The team of Venus Remedies Limited has been working day in and day out to develop early diagnostic diagnosis solutions for cancer. Treatments that are cost-effective and can be used easily with the available tools. Venus medicine research centre recognized the unmet medical needs in oncology and has started developing appropriate solutions and therapies to fight cancer. They focus on multifunctional approaches and deliver efficiently targeted drugs with minor systemic toxicity when delivered within the therapeutic window. This helps in reducing the frequent administrations that will lead to a reduction of cost in the future. We at Venus medicine research centre believe in providing the best outcomes with minimal cost. We are designing a platform to work on specific target organs with our approaches like DPPC (Drug-protein Polymer Conjugate) and target-based nanotechnologies like STN (Stealth Targeted Nanodelivery). Our NDDS or Novel Drug Delivery System includes drug delivery to a defined population of cells or organs for chronic diseases like cancer. The minimized uptake of an active drug by normal cells helps enhance the influx and retention of the drug in target the advancement in multiple fronts.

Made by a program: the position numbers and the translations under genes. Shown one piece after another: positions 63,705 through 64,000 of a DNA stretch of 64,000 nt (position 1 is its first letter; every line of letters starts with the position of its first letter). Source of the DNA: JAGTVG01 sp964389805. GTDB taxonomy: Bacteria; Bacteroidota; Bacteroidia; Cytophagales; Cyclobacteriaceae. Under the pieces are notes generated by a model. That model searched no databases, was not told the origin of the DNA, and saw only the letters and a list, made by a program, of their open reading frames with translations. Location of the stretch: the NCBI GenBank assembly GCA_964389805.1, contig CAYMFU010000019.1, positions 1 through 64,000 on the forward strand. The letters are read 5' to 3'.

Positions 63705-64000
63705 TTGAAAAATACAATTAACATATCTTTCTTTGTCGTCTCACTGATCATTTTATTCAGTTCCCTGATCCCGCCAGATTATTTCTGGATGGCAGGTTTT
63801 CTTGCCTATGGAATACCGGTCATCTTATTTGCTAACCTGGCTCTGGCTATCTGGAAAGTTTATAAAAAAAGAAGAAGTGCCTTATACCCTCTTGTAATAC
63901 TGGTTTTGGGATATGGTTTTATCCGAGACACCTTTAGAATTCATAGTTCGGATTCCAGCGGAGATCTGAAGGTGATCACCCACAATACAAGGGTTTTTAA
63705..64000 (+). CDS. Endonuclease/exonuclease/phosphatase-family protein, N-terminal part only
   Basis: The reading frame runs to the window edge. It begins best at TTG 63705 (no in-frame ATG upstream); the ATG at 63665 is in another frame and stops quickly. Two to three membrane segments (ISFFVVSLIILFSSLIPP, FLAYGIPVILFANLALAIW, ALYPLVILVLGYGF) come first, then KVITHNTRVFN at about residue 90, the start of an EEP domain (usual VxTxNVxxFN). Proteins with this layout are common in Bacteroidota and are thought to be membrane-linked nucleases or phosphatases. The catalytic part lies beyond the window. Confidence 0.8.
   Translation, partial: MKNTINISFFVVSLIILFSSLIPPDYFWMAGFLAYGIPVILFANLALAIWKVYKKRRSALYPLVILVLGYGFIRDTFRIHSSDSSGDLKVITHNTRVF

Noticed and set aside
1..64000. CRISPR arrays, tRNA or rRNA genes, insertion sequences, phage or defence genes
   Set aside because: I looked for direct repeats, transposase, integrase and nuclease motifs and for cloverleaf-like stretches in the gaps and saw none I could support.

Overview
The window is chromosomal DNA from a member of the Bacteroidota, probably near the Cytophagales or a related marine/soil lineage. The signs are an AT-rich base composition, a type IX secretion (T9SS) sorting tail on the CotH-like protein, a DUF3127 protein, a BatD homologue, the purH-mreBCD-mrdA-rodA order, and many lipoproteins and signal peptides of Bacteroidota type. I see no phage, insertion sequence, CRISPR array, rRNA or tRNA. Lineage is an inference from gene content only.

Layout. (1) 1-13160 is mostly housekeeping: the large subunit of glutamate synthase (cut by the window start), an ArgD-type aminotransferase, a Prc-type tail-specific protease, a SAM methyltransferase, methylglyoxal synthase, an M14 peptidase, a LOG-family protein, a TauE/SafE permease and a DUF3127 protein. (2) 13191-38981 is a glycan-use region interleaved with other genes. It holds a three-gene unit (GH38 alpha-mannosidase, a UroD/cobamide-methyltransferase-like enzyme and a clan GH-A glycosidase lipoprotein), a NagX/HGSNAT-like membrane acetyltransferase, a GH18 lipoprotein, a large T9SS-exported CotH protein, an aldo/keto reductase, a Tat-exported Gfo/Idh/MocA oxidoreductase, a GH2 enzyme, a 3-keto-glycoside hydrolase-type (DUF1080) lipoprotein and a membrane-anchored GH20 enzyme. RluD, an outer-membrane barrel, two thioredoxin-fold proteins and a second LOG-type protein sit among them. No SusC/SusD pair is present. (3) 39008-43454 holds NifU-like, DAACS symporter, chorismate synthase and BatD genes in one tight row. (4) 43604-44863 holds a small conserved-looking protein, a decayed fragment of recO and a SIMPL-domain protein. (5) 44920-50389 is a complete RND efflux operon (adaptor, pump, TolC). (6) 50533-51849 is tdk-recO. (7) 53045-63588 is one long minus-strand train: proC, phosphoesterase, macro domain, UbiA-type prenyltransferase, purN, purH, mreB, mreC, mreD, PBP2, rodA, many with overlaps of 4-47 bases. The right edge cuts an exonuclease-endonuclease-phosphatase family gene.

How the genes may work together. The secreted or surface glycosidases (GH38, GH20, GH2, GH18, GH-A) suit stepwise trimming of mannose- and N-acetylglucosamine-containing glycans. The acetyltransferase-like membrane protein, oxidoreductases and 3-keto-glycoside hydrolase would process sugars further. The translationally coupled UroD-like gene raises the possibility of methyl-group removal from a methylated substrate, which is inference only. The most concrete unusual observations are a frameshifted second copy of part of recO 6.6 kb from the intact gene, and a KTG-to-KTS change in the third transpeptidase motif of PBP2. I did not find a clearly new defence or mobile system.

Venus medicine research team believes that providing an early diagnosis solution is the critical step in managing cancer; timely and accurate detection helps make it easier to treat. In terms of the diagnostics research team at VMRC has completed all clinical trials of Cancer detection product (VRP-1620), which, when used as an adjunct with sonomammography, helps increase the positive predictive value (PPV) specificity to a significantly high level without reducing the specificity. The cancer detection product (VRP-1620) developed at VMRC helps increase the accuracy of sonomammography in the detection of solid breast tumors by increasing the vascularity of breast tumour cells. In addition, it is proven to be a well-tolerated ETB receptor agonist. Therefore, VRP-1620 may be considered an adjunct to Sonomammography for a more accurate diagnosis attained by an increase in specificity with no concomitant decrease in insensitivity.
The Bright Future of Cancer Treatment